Anything that doesn't exist in the physical world thus cannot be proved/disproved with empirical evidence. Feelings. Thoughts. Visions. Damascus Road Experiences. Faith.

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31-12-2013, 11:27 AM
RE: Ask a Theist!
(31-12-2013 11:16 AM)kingschosen Wrote:  
(31-12-2013 11:12 AM)Chas Wrote:  Then stop misusing the word 'evidence'. Drinking Beverage

Its definition is subjective to the person. Drinking Beverage

No, it isn't. Those things are your reasons, but they do not qualify as evidence.

Skepticism is not a position; it is an approach to claims.
Science is not a subject, but a method.
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31-12-2013, 11:30 AM (This post was last modified: 31-12-2013 11:43 AM by anonymous66.)
RE: Ask a Theist!
(31-12-2013 11:15 AM)kingschosen Wrote:  
(31-12-2013 11:12 AM)anonymous66 Wrote:  There are Christians I respect. I've read some about Francis Collins, Ken Miller, Karl Giberson and Hugh Ross. Karl Giberson says that as far as he is concerned, belief in God is the status quo, and the onus is on others to convince him God doesn't exist. I don't happen to believe him, but I respect his point of view.

I still rather like Philip Yancey and Frederick Buechner, too.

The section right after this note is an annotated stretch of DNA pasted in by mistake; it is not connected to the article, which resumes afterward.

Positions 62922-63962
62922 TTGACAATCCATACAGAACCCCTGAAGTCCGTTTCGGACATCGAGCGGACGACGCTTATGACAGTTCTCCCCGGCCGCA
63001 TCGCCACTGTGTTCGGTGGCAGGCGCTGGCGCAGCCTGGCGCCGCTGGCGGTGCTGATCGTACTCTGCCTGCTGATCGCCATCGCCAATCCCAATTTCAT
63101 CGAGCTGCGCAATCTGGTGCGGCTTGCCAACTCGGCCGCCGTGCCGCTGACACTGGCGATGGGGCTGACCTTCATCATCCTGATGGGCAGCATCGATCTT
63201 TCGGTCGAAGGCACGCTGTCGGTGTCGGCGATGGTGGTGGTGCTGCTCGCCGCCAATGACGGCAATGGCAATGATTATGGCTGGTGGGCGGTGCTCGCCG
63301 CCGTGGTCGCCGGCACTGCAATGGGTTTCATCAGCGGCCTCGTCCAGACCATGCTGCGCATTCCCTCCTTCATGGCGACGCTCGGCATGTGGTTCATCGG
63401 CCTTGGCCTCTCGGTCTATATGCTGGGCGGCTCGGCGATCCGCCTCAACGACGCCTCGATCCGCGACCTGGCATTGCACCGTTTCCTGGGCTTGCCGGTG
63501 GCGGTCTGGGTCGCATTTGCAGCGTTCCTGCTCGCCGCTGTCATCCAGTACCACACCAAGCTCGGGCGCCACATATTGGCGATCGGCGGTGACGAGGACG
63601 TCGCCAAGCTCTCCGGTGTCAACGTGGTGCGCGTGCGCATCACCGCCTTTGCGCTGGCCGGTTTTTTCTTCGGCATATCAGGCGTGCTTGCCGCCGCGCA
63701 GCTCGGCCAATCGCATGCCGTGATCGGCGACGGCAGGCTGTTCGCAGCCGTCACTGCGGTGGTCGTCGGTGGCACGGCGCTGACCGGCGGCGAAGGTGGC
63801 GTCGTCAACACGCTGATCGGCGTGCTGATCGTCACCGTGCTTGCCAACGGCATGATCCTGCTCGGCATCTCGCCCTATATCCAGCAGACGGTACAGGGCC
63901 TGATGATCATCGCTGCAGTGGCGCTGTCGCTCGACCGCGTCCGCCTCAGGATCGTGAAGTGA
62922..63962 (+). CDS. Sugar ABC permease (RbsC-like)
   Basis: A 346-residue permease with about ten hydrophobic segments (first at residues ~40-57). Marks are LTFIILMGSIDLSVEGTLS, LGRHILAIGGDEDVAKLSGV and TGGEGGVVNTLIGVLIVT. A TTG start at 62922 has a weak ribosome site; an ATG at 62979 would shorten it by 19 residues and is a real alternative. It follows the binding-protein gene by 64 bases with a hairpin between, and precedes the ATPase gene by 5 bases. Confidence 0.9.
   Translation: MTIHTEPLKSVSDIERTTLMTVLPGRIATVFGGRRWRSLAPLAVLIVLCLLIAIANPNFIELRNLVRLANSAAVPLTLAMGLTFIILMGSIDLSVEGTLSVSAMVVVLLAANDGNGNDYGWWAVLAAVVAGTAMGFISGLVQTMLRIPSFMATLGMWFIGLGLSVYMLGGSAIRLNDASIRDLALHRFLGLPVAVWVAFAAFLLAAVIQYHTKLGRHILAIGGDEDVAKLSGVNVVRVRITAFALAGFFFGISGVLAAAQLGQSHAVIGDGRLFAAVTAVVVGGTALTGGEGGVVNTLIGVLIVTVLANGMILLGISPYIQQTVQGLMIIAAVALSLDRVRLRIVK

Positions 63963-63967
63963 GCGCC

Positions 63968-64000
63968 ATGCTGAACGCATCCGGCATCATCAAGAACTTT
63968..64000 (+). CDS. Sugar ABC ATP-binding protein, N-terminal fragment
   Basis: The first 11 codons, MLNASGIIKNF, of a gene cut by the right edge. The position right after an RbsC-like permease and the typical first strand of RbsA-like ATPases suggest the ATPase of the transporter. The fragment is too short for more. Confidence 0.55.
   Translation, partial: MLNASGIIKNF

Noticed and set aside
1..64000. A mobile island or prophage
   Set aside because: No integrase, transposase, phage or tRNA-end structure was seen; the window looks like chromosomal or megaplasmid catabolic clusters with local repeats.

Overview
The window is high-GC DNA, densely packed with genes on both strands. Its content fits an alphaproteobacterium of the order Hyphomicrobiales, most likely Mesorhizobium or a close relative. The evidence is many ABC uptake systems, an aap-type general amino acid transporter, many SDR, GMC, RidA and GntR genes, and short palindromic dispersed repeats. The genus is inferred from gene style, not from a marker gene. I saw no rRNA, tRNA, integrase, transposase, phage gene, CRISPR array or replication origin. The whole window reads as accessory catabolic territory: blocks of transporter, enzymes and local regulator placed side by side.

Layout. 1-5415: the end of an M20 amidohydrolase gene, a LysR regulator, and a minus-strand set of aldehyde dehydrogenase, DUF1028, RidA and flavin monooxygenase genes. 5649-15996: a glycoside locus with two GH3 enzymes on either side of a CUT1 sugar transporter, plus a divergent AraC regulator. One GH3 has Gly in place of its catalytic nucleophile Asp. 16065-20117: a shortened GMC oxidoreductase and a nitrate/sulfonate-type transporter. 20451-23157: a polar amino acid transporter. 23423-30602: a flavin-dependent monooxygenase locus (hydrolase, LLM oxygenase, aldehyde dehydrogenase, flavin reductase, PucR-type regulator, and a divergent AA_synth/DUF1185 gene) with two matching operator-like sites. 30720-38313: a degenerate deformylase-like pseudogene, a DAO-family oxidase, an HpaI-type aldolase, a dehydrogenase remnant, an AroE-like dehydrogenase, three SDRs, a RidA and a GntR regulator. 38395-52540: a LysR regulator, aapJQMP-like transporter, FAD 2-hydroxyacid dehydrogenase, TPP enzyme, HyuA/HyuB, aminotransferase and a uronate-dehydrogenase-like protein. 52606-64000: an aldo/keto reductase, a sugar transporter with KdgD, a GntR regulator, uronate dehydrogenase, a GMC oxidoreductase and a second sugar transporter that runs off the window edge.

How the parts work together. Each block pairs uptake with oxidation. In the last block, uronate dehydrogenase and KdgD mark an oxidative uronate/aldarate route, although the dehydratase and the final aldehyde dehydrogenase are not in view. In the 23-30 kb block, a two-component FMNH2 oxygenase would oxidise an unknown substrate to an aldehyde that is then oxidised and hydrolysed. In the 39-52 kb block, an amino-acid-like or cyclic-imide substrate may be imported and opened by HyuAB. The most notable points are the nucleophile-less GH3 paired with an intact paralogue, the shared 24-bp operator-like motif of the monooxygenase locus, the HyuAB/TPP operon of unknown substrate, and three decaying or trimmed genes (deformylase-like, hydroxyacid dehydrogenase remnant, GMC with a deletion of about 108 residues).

Yeah, I'm a big Francis Collins fan.

I also like Robert Bakker and Allister McGrath.

I don't know much about Robert Bakker, except that he is a paleontologist and an ecumenical pastor. I'll have to read more about him. I've listened to Allistar McGrath a few times... but I wasn't impressed. Allistar believes that Christians aren't all bad, and points out the good that religions can do. He makes no arguments for God's existence, but rather just assumes God does exist. In the debate I saw between him and Christopher Hitchens, I came away thinking that McGrath admitted he doesn't have or need any proof of God's existence. Apparently, he just likes Christianity for it's good points, and can't even explain why it is better or more desirable than any other religion.
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31-12-2013, 11:32 AM
RE: Ask a Theist!
(31-12-2013 11:24 AM)kingschosen Wrote:  Because I can't judge the voracity of their claims. I only know mine and how they affected me. So, I can't say that they're right or wrong. Not my place. They believe the way they do because of something; just like I do.

I could be wrong and they could be right. I'm not gnostic in my beliefs; however, I strongly believe that my faith is correct. There are hundreds of answers theologically as to why people who don't believe as I do have these type of experiences like me.

Regardless though, it's not meant to be arrogant; if anything, it's meant to be non-confrontational. I'm not saying that they are incorrect, but I can see how if passively comes off that way.

Perhaps I was rash to assume arrogance. Still, you're otherwise a seemingly clever and wise person. It surprises me you put such stock in beliefs that are based on one of the least reliable methods of acquiring knowledge a human has. But, I've been there myself, so I think I understand.